The Prohibition of Intermarriage

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by R. Gidon Rothstein

Intermarriage Betrays God

The end of Parshat Balak gives us a first example of a large segment of the Jewish people choosing to marry (or fornicate) with non-Jews. We also see how what starts out as “only” promiscuity or emotional attachment progresses to religion, the Jews coming to worship the Moabite god. (In my other column this week, Meshech Hochmah points out the Gemara assumes the Jews started Pe’or worship as an entry fee to sexual favors, then came to authentically believe in it.)

The story leads She’ilta 134 to discuss the prohibition on Jews marrying non-Jews, based on Devarim 7;3, ve-lo tithaten bam, you may not marry them. We will turn to who counts as “them” in a second, after we review two notable elements of She’iltot’s presentation.

The story culminates with Pinhas killing Zimri in flagrante delicto with Kazbi, a Moabite princess. Tradition credits Pinhas with knowing the halacha le-Moshe mi-Sinai, a law known orally since Sinai, permitting a kanai, someone acting only for God’s honor, to kill (without waiting for a trial) any Jew in the act of public sexual relations with a non-Jew. (Public means in front of ten Jews, because this is about the desecration of God’s Name in a Jew’s choice to abandon God for the worshipper of some other power. Aruch HaShulhan Even Ha-Ezer 16;5 expands “public” to include where ten Jews know the couple has gone to a place where they could consummate their relationship in private. The kannai can only kill them while in the act, however.)

Pungently, She’iltot speaks of the person being ready to give his life le-afru’ei pur’anuta le-marei alma, to take the vengeance of the Master of the Universe. As if to justify the idea of a connection between sex and God, he also quotes a Midrash where R. Hiyya b. Abba says a Jew who has sexual relations with a non-Jew is as if he has married an avodah zarah, a power other than God whom people worship.

Non-Jews Are Also Non-Believers

Culturally, we know intermarriage looms large. As we review some of the Biblical rules of it, She’iltot invites us to consider why, what makes this an overall betrayal of God and of the Jewish people. The question perhaps has greater force in our times, when many marriages unite people from very different backgrounds, without either partner thinking they have relinquished their connection to their origins. [It could be they’re all wrong, that marriage to someone from a very different background always involves a diminution of connection to one’s own origins, but that’s another discussion.]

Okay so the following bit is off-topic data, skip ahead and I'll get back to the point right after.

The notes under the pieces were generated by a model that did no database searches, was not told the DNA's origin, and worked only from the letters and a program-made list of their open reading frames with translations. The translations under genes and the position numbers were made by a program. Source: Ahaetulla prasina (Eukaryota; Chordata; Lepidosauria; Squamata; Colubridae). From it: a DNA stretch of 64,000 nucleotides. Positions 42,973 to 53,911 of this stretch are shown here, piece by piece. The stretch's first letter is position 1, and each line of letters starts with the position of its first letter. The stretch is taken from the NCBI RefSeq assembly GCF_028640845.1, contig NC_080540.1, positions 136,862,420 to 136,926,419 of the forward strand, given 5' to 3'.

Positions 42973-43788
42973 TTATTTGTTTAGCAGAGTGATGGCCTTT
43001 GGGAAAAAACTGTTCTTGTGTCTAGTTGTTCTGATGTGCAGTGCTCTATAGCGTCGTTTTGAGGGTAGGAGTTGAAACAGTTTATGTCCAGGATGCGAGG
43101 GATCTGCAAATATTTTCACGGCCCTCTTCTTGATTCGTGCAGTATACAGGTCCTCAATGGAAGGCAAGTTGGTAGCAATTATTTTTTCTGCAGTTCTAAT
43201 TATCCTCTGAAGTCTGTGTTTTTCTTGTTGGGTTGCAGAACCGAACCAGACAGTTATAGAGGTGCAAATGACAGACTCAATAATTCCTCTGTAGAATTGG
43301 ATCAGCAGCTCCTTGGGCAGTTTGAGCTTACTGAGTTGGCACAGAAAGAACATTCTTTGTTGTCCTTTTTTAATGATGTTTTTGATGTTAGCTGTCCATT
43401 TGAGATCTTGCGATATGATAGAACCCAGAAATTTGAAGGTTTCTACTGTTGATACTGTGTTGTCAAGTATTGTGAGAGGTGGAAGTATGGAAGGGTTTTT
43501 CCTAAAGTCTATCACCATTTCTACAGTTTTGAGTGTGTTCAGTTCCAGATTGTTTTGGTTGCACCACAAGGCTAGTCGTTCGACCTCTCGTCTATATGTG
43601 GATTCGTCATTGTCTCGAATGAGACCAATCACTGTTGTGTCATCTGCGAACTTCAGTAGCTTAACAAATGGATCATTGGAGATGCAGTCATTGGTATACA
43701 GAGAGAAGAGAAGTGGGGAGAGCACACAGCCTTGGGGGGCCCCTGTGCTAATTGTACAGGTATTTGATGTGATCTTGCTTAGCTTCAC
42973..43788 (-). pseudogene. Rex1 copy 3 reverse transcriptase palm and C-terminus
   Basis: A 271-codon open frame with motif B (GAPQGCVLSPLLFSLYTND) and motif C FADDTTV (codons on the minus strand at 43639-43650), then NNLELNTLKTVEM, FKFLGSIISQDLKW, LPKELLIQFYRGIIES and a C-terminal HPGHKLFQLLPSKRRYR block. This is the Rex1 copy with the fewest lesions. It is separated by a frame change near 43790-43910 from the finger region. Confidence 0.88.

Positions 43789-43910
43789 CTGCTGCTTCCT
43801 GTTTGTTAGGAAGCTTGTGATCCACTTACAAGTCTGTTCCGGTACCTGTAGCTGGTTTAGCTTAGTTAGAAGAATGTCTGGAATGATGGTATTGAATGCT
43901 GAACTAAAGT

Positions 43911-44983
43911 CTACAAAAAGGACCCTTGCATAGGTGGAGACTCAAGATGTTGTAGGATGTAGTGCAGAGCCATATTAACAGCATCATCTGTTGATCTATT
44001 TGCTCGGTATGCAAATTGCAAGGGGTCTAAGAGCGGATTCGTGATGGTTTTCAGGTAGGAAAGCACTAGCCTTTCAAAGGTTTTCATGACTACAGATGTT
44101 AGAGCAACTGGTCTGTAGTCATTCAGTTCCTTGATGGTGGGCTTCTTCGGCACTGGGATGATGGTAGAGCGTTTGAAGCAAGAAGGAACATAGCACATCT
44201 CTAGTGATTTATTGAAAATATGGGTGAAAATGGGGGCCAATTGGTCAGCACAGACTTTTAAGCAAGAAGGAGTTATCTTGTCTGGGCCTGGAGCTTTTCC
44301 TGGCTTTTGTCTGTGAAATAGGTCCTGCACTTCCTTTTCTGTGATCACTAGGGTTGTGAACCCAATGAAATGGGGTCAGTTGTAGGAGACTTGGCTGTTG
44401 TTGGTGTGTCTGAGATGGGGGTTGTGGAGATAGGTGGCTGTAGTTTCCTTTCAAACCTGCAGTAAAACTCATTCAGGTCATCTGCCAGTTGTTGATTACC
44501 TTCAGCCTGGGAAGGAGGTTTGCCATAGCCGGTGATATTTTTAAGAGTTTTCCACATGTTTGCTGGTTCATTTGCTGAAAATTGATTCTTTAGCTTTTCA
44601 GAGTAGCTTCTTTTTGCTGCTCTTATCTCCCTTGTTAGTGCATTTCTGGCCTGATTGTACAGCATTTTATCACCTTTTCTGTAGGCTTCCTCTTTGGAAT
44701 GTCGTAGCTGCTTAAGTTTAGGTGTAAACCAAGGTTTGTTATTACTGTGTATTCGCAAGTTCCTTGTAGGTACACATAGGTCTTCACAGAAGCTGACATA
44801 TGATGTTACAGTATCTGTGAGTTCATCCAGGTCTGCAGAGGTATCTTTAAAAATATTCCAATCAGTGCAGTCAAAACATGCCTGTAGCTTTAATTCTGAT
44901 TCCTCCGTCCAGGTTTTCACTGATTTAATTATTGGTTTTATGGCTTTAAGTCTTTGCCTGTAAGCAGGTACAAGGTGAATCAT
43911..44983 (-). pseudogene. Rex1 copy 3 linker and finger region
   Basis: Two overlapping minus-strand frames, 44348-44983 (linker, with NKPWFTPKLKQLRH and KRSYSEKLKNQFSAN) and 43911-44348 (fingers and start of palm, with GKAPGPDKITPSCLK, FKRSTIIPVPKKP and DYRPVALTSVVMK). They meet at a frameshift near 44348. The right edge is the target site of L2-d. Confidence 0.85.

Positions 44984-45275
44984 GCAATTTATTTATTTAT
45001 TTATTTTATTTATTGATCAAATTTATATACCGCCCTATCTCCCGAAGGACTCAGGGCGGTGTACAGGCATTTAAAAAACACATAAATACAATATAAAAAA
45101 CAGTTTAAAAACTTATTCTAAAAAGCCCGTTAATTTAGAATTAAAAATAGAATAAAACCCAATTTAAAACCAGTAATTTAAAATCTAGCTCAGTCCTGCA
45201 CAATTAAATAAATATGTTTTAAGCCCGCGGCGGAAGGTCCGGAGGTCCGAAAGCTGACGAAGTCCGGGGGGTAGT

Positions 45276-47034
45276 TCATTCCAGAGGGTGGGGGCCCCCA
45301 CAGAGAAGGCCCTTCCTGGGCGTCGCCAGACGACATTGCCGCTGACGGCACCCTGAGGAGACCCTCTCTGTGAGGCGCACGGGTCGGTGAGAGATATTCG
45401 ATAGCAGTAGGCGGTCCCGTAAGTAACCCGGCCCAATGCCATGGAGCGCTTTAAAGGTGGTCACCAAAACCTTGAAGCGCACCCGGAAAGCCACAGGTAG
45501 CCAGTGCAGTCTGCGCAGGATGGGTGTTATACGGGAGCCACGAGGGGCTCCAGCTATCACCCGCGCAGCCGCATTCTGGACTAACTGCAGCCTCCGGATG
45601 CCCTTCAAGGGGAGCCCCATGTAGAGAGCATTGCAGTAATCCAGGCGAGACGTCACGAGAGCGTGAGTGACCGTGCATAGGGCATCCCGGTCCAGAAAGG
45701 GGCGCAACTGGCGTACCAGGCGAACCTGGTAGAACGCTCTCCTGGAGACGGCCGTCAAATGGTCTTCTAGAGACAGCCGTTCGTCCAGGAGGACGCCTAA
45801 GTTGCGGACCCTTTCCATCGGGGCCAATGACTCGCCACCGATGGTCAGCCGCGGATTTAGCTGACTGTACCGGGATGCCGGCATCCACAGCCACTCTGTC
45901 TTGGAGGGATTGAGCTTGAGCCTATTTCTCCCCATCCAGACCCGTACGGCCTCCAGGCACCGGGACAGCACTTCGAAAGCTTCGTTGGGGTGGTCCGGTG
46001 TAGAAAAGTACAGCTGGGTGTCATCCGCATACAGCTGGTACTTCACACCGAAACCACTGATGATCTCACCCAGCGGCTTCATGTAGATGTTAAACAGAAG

Rambam gives us a good hint, I think, in Prohibition 52 of the Sefer Ha-Mitzvot. He says we are proscribed from marrying koferim, non-believers, when the verse clearly referenced the surrounding nations. I don’t know Arabic to check the original, but I doubt the translator turned a word for non-Jews into one about belief. Rambam seems to locate the problem in the belief system the non-Jewish partner brings.

Sefer Ha-Hinuch Mitzvah 427 emphasizes the point: people learn from their partner in marriage, even in a patriarchal society, where men were thought to know better, husbands still absorbed ideas from their wives, and mothers raised children with their values. Intermarriage brings foreign and abhorrent views into the Jew’s life. [There is an assumption of the delicacy of Jewish faith to which I doubt we pay enough attention: the idea of the whole world as a narrow bridge is a very Jewish one, because the Jewish version of monotheism is specific enough that it is terribly easy to fall away from correct belief.]

In Laws of Prohibited Relationships 12;5, Rambam argues a Jew having sex with a woman from a family of gerei toshav, non-Jews who committed to following the Noahide laws, would not be vulnerable to a kannai, although there would be rabbinic lashes. Aruch HaShulhan notes Rambam has no source, and suggests he inferred it from the tie of kanna’im pog’in bo to the story of Zimri, where turning to idolatry was very much on the table. With a woman who will not draw the Jew to idolatry, it is a different and lesser wrong.

Three paragraphs later, when he pauses to exhort readers to take the prohibition seriously, Rambam reminds us the child of a non-Jewish woman is not Jewish, will not be this man’s child (reasoning that does not apply to a woman contemplating intermarriage). For men and women, having children with a non-Jew will bind the Jew to the children, and to the idolatrous world they will necessarily at least partially inhabit.

The One Act of Marriage Incurs Karet

Rambam, too, includes the Pinhas story in his presentation in Sefer Ha-Mitzvot, and goes a step further. He points us to Sanhedrin 82a, where R. Kahana has a dream telling him Malachi 2;11 is not only metaphorical, its reference to “Yehudah” marrying a daughter of a foreign god and incurring karet is true of anyone who has sexual relations with a non-Jew and no Pinhas around to kill him.